YANGON, Myanmar – Pope Francis has landed in Myanmar, for what will be the first-ever papal visit to a country that is in an uphill battle to embrace democracy after six decades with a military government.
The pope’s arrival was very austere, including only the 20 Catholic bishops of the country and a group of some 200 children from parishes around Yangon. Some of the children were wearing colorful traditional outfits, while the rest had white shirts with the official logo of the visit and waved the Vatican flag, as they sang “Viva el papa.”
Denis, the woman tasked with coordinating the children, told Crux that they were all “very excited,” to be there welcoming Francis, and also for the visit as a whole. “I hope he brings us a message of peace,” a sentiment echoed by half a dozen airport personnel when they were asked about their expectations.
Francis’s visit to this majority-Buddhist nation with 52 million inhabitants has been described by observers as a political minefield, and his biggest diplomatic challenge to date. Above all, persecuted minorities, particularly the Rohingya Muslims, but also Christians, will be on his mind during the Nov. 27-30 visit.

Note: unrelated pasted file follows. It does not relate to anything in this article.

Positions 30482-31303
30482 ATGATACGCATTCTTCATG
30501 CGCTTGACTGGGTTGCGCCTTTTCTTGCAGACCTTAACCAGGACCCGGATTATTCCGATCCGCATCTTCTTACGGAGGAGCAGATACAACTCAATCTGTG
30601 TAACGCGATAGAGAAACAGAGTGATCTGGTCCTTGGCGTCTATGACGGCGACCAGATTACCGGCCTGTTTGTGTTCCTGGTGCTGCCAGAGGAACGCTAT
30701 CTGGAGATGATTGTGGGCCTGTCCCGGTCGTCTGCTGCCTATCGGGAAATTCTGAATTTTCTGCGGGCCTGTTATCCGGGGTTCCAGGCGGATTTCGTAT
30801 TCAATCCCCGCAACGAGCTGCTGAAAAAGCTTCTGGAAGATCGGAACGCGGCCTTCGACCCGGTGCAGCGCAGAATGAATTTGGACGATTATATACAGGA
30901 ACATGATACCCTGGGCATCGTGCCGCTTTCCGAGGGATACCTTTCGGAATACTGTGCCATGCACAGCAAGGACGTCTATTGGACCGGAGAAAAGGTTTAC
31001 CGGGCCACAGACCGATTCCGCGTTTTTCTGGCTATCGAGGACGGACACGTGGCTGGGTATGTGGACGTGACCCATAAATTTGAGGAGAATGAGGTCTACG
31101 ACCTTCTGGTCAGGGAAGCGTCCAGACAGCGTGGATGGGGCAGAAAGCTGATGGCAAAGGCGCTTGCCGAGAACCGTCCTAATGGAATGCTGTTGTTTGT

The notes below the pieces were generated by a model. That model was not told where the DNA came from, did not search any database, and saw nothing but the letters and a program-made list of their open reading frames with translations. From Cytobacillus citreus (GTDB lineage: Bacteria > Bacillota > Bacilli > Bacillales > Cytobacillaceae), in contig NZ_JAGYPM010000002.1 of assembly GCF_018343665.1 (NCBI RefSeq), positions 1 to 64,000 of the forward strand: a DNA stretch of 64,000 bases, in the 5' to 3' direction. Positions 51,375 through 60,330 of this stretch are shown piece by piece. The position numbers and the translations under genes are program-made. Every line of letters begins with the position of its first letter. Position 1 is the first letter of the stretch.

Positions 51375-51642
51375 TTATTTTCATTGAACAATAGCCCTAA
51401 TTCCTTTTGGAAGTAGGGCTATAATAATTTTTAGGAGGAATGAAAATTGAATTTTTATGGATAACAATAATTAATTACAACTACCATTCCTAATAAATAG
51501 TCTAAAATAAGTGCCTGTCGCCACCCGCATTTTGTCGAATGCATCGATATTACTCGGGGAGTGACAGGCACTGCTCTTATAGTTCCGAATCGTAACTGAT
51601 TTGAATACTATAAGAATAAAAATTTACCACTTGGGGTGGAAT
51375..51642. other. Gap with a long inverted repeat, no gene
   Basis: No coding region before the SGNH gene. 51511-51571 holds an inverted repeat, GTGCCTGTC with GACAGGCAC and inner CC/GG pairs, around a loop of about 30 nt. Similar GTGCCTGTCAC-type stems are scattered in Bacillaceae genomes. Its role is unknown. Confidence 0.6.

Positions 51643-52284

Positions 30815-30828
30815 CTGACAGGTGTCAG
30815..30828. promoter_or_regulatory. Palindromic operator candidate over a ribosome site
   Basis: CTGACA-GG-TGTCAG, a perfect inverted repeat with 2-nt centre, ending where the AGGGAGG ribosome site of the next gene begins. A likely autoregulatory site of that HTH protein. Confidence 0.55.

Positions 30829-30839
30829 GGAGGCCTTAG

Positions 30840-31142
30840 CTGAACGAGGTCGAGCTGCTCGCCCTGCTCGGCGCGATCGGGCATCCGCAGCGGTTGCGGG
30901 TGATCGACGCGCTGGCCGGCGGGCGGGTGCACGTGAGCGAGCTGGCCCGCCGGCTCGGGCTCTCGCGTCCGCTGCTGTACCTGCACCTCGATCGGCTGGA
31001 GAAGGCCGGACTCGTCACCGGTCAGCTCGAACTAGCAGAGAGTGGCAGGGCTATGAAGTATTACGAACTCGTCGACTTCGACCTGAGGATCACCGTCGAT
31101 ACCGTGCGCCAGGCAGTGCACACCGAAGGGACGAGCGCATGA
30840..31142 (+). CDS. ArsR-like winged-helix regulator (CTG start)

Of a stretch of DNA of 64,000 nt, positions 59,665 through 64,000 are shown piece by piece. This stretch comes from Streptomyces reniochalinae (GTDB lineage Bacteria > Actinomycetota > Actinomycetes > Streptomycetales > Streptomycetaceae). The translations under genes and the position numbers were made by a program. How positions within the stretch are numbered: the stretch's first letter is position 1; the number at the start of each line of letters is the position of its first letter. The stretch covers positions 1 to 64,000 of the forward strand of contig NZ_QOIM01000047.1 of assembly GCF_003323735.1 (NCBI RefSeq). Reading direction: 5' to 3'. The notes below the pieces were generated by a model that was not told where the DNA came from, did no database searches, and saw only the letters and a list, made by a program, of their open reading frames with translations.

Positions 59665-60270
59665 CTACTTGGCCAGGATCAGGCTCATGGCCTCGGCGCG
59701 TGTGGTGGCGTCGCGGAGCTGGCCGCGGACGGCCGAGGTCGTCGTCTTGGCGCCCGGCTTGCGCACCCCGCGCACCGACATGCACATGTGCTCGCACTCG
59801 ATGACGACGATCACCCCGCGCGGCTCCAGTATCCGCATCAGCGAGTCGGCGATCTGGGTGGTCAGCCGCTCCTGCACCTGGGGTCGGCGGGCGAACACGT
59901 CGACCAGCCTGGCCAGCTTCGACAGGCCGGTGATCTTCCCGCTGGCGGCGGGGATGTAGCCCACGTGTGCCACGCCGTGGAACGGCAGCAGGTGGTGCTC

Aware of the challenge the trip will present, Francis spelled out the purpose of his visit in a video-message he sent ahead of his arrival: “I come to proclaim the Gospel of Jesus Christ, a message of reconciliation, forgiveness, and peace,” he stated in “a word of friendship and greeting to all the people” of Myanmar.
Throughout his visit, he’ll encounter the local political class, including Nobel Prize laureate Aung San Suu Kyi, who became ‘state counselor’ – the de facto head of state – in the 2015 democratic vote; the head of the military; the Buddhist leadership; and a religious meeting with leaders of the other religions present in the country, that was added at the last minute.